Neonatal Cyclophosphamide Exposure Produces Voiding Dysfunction Lasting Into Adulthood
Stephan Butler, MS, Jason Van Batavia, MD, Joanna Fesi, BS, Stephen Zderic, MD.
Children's Hospital of Philadelphia, Philadelphia, PA, USA.
BACKGROUND: Voiding dysfunction remains a common reason for pediatric urology consultation and evidence suggests for some of these patients, the symptoms never go away. In a review of women with overactive bladder and chronic pelvic pain, Fitzgerald et al found that these patients were more likely to have had a history of childhood voiding dysfunction and urinary tract infection compared to a control population. Might recurrent episodes of inflammation at a critical time in development lead to long term voiding dysfunction? We sought to test this hypothesis in a murine model using cyclophosphamide (CPM).
METHODS: Wild type C57 timed pregnant dams delivered and the pups were administered 50mg/kg of CPM on days 7 and 10 of life. Controls were handled in an similar manner but were not given CPM. Female mice were then studied between 8 and 10 weeks of age using metabolism cages (UroVoid, Medical Associates) to assess the voiding frequency per 24 hours and average voided volumes. Catheters were implanted to allow for in vivo cystometry.
RESULTS: Median voided volumes declined from 157 microliters in the control group (N=8) to 77 in the CPM treated group (N=10) (P = 0.0218 by Mann Whitney testing). These results are summarized in figure 1 for all voids (A) and by individual mice (B). Median voiding frequency increased from 13 voids/24 hours in the control group to 26.5 voids/24 hours in the CPM group (P = 0.005 by Mann Whitney testing). In vivo cystometry revealed a longer inter-contraction interval for the control versus the CPM group which is consistent with the voiding data from the metabolism cages, and showed no changes in voiding pressures between the groups.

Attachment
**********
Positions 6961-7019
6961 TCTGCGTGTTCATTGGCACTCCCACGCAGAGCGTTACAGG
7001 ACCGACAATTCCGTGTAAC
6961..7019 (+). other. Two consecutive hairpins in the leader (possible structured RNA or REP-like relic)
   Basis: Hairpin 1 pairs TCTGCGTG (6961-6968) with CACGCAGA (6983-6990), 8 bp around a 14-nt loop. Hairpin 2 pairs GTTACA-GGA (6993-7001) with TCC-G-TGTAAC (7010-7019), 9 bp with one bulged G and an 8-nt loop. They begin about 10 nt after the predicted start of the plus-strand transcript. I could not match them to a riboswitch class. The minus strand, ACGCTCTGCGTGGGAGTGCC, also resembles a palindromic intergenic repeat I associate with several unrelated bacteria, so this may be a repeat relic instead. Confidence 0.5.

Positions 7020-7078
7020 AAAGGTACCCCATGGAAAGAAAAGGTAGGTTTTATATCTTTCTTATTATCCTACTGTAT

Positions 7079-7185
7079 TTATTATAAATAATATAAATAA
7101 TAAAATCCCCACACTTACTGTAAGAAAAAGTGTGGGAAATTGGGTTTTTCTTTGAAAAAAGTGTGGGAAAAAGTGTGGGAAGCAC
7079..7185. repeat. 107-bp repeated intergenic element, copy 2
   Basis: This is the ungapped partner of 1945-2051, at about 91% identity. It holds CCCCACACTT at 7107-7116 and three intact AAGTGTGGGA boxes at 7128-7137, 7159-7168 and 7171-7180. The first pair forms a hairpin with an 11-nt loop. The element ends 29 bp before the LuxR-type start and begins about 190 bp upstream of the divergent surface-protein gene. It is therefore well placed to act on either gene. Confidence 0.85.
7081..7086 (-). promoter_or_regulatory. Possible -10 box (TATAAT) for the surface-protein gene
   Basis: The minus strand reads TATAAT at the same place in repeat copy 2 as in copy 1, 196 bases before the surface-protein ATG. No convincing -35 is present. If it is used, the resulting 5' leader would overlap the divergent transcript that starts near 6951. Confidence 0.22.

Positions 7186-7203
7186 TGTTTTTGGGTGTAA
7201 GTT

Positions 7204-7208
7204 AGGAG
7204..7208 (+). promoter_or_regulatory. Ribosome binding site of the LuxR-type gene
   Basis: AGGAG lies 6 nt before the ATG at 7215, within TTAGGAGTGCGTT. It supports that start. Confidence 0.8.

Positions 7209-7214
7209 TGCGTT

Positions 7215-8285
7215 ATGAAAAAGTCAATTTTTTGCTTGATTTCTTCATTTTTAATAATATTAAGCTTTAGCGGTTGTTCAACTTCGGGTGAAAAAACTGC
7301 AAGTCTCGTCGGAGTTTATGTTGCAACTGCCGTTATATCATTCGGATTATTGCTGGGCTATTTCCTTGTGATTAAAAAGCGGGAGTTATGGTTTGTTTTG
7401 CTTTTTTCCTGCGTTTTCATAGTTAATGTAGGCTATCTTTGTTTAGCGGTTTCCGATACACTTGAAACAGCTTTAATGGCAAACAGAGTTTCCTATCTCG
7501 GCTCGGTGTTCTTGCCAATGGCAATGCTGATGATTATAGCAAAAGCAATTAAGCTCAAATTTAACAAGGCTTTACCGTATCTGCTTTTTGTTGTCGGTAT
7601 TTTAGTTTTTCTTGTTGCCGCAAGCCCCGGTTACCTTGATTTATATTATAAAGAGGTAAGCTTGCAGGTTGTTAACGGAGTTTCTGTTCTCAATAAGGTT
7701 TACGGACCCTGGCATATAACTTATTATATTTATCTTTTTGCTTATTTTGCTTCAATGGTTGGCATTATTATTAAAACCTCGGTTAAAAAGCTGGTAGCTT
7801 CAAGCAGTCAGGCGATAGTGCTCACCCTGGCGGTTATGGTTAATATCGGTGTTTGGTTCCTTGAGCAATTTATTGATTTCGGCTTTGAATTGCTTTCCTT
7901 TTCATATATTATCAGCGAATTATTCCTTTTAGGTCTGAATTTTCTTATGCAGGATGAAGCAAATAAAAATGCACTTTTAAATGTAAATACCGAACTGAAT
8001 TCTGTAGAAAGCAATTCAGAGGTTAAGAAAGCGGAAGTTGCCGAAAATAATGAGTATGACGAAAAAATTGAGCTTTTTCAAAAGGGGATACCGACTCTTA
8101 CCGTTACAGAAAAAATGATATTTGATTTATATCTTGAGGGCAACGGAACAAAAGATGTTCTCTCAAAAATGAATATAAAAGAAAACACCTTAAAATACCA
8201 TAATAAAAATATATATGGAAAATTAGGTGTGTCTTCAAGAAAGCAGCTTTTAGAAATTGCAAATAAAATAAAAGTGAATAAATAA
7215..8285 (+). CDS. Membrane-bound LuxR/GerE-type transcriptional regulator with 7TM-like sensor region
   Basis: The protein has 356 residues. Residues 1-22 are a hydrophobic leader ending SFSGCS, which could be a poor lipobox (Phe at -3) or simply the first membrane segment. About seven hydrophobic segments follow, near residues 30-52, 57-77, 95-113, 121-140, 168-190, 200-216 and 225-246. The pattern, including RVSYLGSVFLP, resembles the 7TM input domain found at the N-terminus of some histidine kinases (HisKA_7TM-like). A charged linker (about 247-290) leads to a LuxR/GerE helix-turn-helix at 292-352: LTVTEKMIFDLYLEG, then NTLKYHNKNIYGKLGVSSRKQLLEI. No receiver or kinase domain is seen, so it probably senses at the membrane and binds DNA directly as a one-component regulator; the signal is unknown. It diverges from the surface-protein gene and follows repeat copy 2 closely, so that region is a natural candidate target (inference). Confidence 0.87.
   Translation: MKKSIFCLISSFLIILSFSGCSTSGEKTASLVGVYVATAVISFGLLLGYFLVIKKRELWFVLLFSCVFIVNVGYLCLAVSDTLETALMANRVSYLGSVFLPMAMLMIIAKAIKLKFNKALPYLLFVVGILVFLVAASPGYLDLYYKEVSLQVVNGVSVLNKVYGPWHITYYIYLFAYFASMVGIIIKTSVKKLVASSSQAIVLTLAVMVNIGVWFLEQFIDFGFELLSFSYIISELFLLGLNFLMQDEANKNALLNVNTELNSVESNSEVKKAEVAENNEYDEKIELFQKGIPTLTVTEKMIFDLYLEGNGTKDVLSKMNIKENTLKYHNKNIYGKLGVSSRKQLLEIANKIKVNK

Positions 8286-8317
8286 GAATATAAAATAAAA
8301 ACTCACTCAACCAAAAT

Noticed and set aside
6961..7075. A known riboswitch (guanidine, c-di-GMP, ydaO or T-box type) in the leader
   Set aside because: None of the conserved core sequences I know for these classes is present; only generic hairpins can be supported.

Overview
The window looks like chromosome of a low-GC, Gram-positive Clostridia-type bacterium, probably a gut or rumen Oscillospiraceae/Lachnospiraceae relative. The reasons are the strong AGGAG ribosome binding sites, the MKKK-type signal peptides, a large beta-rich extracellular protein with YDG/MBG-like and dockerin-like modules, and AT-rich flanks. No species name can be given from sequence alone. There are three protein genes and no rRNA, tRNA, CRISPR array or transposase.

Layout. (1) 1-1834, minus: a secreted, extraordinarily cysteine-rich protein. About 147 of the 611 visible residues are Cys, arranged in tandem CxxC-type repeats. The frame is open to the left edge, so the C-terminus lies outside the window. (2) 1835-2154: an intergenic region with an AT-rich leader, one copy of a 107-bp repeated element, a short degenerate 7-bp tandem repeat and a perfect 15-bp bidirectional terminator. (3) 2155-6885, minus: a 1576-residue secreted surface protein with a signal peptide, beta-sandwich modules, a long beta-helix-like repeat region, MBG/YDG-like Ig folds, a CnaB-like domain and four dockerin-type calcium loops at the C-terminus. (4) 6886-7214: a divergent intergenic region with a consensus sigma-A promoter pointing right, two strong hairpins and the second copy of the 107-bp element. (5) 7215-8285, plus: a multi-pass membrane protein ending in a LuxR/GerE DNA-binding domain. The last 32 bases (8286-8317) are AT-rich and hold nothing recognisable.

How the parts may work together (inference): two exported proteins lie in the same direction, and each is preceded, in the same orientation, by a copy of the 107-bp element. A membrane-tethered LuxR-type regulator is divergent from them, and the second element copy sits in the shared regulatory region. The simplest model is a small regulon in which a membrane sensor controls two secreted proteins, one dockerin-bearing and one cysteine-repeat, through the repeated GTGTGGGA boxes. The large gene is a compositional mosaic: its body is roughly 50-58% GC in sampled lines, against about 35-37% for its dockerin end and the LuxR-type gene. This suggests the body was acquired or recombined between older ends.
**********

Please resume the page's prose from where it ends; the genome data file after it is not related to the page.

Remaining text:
CONCLUSIONS: In summary whereas adult models of CPM cystitis produce short lived changes in the voiding pattern, exposure to CPM in neonatal mice produces changes in the voiding phenotype that last into adulthood. This becomes a useful model for studying the impact of inflammation in early life on bladder function in adult females. Repeating these experiments with the use of transgenic or double transgenic strains will allow us to study the neurophysiology of this resulting voiding dysfunction using either optogenetic techniques to modulate the voiding phenotype or photometry methods to record the EEG from select nodal points.
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